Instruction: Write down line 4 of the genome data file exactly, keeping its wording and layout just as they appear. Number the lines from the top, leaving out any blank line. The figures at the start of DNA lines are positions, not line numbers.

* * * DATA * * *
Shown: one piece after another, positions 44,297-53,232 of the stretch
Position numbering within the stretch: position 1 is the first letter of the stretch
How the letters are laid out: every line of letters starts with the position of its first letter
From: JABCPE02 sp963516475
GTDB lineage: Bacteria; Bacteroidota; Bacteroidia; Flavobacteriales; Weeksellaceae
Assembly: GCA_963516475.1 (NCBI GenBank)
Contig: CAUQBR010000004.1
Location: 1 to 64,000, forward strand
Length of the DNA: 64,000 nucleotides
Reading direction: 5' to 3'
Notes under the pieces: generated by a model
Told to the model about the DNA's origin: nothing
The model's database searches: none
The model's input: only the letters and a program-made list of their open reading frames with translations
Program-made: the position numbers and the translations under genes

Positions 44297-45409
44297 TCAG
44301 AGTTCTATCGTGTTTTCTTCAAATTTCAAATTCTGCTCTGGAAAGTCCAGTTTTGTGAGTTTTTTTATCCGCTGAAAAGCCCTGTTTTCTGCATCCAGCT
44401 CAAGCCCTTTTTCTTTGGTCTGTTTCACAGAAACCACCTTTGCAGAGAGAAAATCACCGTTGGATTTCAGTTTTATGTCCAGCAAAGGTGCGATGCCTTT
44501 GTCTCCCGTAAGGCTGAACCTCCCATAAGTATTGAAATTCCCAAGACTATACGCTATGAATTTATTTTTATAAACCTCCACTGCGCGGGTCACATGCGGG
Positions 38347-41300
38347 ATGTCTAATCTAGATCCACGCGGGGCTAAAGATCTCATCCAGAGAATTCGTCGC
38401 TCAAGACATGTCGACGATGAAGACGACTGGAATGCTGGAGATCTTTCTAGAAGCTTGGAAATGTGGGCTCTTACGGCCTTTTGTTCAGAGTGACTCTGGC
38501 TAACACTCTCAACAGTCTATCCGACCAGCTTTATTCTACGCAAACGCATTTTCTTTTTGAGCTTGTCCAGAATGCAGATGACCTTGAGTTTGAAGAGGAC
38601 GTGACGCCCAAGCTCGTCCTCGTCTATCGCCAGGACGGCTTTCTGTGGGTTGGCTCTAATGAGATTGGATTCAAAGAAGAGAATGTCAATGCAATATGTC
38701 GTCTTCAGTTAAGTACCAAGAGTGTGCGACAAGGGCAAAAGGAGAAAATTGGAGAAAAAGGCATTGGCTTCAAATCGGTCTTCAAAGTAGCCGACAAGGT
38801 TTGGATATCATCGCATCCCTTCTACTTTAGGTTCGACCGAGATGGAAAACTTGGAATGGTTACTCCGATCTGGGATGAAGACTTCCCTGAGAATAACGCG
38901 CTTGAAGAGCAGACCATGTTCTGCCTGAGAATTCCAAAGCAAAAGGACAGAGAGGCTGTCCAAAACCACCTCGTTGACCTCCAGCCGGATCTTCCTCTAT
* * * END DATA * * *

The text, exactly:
From: JABCPE02 sp963516475